Tuesday, November 8, 2022

Dear Dr. Farid El Khazen, we need to talk

Artwork by Tarek Chemaly

There are in Lebanon two politicians of the same name, Farid El Khazen. Both hail from the same village in Kesserwan. To distinguish them the locals call them "Farid Elias" and "Farid Haykal" after their respective fathers' name. The former is originally an academic, the second is continuing his family's political history. I shall concentrate this article on Dr. El Khazen and specifically his book "Lebanon: The breakdown of the state 1967-1976" - 1976 being already a year into the war that would end in 1990 or what we call "the great war" as there were many other mini-wars after it in Lebanon.

In 2005, I met with Dr. El Khazen in a social function. At the time he was an MP in Lebanon representing the Free Patriotic Movement (please do glance at his Wikipedia entry here), and I asked him if we are - again - at the breakdown of the state. And he point blank answered "no".

I wish I can speak to him once more and ask him the same question, because at this stage, I do feel his answer might be different. Are we at the breakdown of the Lebanese state - again? I believe we are. The public sector is barely functioning, their salaries are a pittance. However increasing those salaries, will require printing more money, and printing more money will increase the already through-the-roof inflation, which means their salaries will go back to being a pittance because goods are too expensive to buy (and at this point am talking basic goods).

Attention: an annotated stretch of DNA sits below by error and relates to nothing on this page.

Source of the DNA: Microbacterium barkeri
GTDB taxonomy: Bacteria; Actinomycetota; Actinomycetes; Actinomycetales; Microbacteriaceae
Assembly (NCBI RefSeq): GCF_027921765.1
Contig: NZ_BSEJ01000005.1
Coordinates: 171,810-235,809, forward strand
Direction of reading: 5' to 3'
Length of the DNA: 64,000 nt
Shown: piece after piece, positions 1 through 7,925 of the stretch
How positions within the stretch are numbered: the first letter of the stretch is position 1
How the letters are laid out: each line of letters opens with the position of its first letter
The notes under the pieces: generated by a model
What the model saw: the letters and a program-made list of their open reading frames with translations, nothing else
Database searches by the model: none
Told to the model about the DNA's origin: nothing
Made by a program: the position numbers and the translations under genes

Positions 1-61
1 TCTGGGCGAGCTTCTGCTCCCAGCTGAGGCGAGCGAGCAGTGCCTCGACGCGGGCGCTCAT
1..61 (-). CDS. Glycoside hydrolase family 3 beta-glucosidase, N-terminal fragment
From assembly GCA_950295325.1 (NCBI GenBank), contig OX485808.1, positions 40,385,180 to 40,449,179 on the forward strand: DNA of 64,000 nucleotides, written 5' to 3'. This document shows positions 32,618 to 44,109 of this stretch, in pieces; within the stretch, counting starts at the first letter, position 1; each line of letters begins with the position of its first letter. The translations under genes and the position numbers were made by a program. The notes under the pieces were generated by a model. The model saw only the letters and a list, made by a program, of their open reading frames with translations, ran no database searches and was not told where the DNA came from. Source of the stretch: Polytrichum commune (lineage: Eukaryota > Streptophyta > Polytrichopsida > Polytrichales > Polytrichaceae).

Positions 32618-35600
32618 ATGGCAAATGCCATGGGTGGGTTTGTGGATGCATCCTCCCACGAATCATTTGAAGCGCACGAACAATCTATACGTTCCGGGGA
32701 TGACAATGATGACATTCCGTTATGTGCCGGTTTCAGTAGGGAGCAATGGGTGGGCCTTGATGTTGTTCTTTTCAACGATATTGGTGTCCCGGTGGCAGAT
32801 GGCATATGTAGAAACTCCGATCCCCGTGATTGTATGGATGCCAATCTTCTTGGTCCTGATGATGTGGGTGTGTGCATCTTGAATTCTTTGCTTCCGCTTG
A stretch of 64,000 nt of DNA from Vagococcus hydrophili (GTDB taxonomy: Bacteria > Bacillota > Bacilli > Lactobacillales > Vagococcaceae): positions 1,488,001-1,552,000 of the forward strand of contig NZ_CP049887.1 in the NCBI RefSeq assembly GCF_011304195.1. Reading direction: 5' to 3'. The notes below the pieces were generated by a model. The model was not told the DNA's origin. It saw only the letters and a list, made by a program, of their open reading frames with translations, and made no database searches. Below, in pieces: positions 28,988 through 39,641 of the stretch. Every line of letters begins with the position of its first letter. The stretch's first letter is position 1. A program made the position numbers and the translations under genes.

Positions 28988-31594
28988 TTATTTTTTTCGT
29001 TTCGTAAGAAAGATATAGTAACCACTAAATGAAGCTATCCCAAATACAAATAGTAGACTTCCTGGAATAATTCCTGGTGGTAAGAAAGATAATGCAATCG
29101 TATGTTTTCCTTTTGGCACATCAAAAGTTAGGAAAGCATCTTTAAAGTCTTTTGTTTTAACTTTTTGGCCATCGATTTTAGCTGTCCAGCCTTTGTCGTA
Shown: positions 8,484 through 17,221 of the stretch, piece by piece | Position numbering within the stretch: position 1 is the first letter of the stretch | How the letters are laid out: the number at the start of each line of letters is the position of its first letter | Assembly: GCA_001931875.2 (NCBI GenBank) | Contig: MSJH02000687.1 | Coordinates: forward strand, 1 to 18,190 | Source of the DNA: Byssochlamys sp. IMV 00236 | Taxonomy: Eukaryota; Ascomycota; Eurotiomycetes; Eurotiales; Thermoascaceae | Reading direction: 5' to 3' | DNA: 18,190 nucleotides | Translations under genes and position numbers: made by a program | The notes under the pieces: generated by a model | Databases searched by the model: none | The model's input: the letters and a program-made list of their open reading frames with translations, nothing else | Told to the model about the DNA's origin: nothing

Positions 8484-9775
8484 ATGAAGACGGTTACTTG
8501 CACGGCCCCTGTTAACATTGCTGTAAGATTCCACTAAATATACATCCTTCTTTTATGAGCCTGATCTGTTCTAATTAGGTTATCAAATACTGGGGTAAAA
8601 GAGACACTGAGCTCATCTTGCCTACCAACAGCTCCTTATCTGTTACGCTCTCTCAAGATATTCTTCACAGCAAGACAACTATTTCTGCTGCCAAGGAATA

We have at this point no president of the republic since General Aoun's term finished at the end of last month, our caretaker government has been hanging by a thread (a new government should have  been formed back in May immediately after the new parliamentary elections but in Lebanon the process takes ages, and the government became a de facto caretaker since then). The armed forces, like the rest of the public sector, are now earning barely anything despite some "financial reinforcements" that came from the US at some point to encourage personnel to keep attending their positions.

Oh and the "oil and gas" thing? Well this years and years down the line. Right now this is just a fallacy, a dream. The education system, which already was under immense pressure - and here I am speaking of the official educational system with the Lebanese University included - is now in complete tatters with the pandemic and all other factors only increasing the stress on is fragile structure.

If I am writing all of this it's because I feel all this is a repeat (as a tragedy or farce to go back to the Karl Marx quote, I know not) of the dreadful experience that Dr. El Khazen has spoken of in his book. The shape of the Lebanon that will come from this experience is still unknown. I mentioned this quote prior (here and here as examples) but Russian writer Alexander Heren did say "the departing world leaves behind it not an heir, but a pregnant widow".

As I write these lines there is still no expected delivery date.